Top Story


Home >> Kids >> Article

MTV, Nickelodeon, Microsoft seek to understand kids and their cool techs

Font Size   16
MTV, Nickelodeon, Microsoft seek to understand kids and their cool techs

A new global study undertaken by MTV and Nickelodeon, in association with Microsoft Digital Advertising Solutions, explains how children and young people interact with digital technology. It also challenges traditional assumptions about their relationships with digital technology while examining the impact of culture, age and gender on technology use.

The ‘Circuits of Cool/Digital Playground’ study has surveyed 18,000 children and youth from 16 countries, including China, India, Australia and New Zealand.

Bill Roedy, Vice Chairman of MTV Networks, which is a unit of Viacom Inc. said, “Digital technology is impacting every aspect of content creation across Nickelodeon and MTV channels. Our groundbreaking report highlights our commitment to engaging with kids and young people globally. It will help us build stronger and more innovative alliances with business partners across our 137 TV channels and 260 web and mobile services.”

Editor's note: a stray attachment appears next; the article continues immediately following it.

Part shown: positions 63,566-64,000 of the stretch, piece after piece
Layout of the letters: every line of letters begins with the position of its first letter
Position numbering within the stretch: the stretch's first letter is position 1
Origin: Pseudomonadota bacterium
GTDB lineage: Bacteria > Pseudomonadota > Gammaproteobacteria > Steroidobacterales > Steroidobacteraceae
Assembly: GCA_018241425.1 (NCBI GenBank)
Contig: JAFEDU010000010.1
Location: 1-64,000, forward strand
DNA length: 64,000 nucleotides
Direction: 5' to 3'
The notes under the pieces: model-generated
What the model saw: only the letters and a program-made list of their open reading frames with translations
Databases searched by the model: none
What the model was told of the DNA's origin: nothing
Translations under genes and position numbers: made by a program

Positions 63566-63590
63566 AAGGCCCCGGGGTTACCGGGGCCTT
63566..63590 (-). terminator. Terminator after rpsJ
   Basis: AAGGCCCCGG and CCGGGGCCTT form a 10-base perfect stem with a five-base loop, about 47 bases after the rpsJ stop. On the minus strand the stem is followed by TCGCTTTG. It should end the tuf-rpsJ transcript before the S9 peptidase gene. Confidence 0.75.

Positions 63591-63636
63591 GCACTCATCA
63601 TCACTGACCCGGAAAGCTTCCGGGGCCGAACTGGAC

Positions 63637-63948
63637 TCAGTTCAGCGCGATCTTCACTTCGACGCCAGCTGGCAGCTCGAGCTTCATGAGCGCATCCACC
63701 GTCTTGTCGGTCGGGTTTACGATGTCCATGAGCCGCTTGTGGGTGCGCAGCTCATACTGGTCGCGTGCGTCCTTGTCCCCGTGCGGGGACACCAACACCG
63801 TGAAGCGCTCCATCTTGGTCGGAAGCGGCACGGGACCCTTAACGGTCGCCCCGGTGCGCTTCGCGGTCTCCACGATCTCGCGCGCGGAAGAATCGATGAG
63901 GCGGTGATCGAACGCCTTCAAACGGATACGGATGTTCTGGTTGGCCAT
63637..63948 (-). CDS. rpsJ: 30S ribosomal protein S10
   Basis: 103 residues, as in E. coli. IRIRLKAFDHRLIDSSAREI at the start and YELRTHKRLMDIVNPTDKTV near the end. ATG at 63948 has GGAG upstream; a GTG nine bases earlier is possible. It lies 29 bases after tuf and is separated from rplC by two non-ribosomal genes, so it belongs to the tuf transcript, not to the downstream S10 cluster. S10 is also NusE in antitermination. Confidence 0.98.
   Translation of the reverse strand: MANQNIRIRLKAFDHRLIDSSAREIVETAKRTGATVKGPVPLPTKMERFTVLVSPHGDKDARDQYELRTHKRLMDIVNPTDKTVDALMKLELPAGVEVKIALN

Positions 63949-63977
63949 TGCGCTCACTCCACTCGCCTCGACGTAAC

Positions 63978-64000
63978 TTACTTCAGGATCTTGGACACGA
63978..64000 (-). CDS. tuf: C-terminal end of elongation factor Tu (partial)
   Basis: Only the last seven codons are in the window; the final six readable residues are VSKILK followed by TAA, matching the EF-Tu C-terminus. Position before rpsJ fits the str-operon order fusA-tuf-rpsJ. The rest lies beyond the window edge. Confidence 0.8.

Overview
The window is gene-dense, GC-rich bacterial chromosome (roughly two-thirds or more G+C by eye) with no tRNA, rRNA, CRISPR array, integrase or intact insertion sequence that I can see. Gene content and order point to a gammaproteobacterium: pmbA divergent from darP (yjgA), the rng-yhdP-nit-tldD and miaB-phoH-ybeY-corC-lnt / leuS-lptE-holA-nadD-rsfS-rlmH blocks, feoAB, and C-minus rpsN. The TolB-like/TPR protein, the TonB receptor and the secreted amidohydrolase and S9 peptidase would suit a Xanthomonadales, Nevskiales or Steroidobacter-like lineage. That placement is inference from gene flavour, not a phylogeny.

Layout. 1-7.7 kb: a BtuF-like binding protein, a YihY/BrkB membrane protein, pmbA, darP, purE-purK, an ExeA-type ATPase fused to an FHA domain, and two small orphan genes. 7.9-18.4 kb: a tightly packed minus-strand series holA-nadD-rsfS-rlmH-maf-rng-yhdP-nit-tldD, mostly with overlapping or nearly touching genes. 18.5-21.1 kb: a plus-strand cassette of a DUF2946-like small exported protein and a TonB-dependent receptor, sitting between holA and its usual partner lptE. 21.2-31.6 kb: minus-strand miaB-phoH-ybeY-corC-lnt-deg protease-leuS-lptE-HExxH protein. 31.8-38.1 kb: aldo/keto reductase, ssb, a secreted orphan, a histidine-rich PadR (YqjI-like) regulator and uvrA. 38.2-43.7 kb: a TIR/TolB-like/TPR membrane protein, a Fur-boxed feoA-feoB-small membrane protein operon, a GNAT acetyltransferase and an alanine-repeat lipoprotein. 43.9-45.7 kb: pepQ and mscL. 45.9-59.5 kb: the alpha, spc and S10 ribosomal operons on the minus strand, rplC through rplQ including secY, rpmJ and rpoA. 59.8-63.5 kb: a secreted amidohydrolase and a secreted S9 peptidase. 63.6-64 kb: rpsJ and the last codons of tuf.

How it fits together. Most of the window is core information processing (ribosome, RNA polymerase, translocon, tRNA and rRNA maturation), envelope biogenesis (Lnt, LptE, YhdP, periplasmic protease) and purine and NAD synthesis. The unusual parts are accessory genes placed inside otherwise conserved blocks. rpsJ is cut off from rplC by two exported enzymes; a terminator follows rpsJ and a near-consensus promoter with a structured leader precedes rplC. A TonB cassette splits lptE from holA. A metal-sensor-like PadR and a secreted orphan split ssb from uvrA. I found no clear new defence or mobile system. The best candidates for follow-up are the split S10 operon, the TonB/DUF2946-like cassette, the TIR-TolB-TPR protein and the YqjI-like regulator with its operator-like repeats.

The report shows that globally, the average young person connected to digital technology has 94 phone numbers in his or her mobile, 78 people on a messenger buddy list, and 86 people in their social networking community. Yet, despite their technological immersion, digi-kids are not geeks -- 59 per cent of eight-14 year-olds still prefer their TV to their PCs, and only 20 per cent of 14-24 year-olds globally admitted to being ‘interested’ in technology. They are, however, expert multi-taskers and are able to filter different channels of information.